Another form that this religious nihilism took was arbitrary prayer. We were instructed to use whatever form of prayer or name of God that the patient wanted. It was unthinkable to my fellow students and my CPE leader that, instead of praying in whatever form the patient preferred, I would simply explain to the patient what I believed and how I could pray. Of course, almost every patient in a hospital in southeastern Wisconsin wants Christian prayer, so over and over I heard stories from the other students about how they had to pray in the name of Jesus, even though they didn’t want to. They were shocked when I suggested that as a Christian I would never want them to pretend to be a Christian as my chaplain; that if they don’t believe in Jesus they shouldn’t pray in his name; that religious prayers and rituals ought not be inhabited by chaplains for the sake of giving comfort; that, maybe, real comfort and dignity is given in being honest. But what did it matter when they were knowingly doing something untrue?

I recognize that everything I have said is anecdotal. I hope that for every story I have there is an opposite experience in CPE. However, I think it is inevitable that the vast majority of the CPE program—if it is not already—will essentially become a cohort of religious nihilists giving hopeless pastoral care.

I offer three closing remarks, none of which is novel. First, a post-Christian world must draw us to the particularity of the Christian God. What all of my CPE classmates had in common was that they wanted to do away with the particularity of the biblical God in favor of a “universal spirit” that could encompass all forms of deity. The God of Scripture is the Father, Son, and Holy Spirit; he is this one and not another. Second, to the extent that pastoral care is not tied to the particularity of the Father, Son, and Holy Spirit, and the particular story of God given in Scripture, it runs the risk of becoming religious nihilism or mere sentimentality. Third, the problem of evil and suffering is an intra-Christian and Jewish problem, which means we are the only ones who can properly witness to the unjust nature of suffering. When I answered the woman who thought her mom might go to hell, my fellow students and CPE director told me it was wrong to give her answers to her suffering. As if what I said gave an answer for her suffering! I have no answer for her suffering, but this is why Christians can properly witness to her suffering. It is only a Christian and Jewish conception of God that opens space for the laments of Job over his undeserved suffering.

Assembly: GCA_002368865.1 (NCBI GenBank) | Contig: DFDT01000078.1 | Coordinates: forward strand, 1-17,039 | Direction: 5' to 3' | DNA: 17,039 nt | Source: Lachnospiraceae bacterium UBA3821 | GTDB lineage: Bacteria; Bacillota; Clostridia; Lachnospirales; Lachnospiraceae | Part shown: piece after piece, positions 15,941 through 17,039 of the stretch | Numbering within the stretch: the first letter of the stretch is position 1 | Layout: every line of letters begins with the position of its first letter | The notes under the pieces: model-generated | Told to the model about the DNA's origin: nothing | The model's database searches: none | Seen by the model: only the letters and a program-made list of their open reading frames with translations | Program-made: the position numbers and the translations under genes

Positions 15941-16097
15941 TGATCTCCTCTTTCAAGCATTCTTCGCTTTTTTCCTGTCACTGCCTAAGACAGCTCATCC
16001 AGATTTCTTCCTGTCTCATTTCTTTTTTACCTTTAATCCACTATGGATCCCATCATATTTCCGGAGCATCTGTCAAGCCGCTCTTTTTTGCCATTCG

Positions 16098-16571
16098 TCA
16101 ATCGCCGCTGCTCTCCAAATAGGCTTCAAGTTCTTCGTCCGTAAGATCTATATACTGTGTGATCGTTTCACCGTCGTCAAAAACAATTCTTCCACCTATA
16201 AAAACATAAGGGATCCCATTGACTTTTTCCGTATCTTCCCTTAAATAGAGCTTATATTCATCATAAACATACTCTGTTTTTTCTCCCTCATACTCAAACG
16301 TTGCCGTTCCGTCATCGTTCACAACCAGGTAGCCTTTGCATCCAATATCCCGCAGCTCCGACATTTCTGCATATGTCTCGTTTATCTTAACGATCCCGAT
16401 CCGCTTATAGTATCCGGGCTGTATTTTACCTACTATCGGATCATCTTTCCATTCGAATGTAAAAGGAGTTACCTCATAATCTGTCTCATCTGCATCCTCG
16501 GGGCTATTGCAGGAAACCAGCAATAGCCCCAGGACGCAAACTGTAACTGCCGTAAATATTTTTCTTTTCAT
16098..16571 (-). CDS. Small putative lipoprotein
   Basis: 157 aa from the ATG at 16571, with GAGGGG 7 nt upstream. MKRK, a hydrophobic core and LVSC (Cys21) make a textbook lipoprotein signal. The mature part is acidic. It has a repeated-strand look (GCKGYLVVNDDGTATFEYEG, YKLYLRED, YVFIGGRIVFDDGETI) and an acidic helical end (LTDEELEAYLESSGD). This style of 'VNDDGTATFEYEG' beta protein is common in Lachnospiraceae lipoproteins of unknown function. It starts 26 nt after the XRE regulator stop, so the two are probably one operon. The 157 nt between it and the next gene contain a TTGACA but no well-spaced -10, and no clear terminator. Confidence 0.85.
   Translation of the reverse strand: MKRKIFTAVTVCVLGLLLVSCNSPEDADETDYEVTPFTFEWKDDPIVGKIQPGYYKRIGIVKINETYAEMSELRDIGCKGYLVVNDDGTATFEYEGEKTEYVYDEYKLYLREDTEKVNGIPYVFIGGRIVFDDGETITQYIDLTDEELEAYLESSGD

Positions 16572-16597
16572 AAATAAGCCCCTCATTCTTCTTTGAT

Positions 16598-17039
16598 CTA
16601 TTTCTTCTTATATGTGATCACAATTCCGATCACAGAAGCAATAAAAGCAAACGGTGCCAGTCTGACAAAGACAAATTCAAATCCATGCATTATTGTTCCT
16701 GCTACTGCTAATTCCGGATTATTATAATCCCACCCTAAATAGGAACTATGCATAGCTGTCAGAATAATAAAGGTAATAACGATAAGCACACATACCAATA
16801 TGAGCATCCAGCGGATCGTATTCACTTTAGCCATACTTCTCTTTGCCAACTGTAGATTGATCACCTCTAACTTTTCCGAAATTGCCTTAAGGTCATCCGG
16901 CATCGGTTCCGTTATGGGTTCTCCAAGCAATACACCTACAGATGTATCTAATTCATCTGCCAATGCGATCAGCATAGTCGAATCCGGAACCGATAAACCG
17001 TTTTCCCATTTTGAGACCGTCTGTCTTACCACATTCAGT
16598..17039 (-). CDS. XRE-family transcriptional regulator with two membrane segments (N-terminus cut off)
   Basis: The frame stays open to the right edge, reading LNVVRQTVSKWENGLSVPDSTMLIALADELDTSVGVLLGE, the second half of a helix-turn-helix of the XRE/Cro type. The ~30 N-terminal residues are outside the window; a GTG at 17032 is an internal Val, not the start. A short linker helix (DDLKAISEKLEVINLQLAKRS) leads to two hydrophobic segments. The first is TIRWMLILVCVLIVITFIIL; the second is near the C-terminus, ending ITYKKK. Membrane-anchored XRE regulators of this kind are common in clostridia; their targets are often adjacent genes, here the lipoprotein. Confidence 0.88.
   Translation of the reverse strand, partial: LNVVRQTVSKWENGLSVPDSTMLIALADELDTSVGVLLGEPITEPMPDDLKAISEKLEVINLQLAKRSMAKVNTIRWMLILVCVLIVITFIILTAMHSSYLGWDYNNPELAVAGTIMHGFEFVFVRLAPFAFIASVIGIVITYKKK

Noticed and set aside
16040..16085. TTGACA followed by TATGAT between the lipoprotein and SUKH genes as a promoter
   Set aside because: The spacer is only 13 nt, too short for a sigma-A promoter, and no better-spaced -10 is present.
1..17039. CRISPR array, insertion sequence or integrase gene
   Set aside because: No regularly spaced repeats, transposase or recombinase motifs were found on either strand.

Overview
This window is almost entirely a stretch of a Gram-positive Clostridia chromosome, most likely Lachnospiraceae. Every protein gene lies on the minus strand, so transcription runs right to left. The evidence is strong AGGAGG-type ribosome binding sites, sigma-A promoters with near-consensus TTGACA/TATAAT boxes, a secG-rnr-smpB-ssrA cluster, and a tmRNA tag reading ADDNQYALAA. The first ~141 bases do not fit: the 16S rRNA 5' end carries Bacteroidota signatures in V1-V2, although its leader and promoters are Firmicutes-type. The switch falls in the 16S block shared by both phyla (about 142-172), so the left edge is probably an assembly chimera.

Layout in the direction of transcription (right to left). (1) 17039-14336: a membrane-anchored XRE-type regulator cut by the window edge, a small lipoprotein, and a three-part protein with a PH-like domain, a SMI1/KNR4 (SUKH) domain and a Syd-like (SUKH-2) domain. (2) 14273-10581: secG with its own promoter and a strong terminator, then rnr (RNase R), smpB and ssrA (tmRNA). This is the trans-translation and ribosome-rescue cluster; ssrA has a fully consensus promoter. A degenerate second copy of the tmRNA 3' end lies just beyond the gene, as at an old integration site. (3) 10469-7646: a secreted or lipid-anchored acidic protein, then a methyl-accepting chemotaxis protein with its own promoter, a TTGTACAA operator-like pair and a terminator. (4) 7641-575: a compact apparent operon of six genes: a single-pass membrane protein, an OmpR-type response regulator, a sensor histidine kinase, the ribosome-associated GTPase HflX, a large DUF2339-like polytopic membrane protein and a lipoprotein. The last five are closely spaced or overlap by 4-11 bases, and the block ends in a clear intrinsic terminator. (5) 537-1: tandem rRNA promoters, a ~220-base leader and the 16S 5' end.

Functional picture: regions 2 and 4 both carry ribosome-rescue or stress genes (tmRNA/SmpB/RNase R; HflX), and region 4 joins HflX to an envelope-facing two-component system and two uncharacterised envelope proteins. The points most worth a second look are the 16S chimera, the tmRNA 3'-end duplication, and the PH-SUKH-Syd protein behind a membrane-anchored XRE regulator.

[1] Robert Jenson, The Strange New Word of the Gospel: Re-Evangelizing in the Postmodern World, p. 21

[2] Ibid., pp. 21-22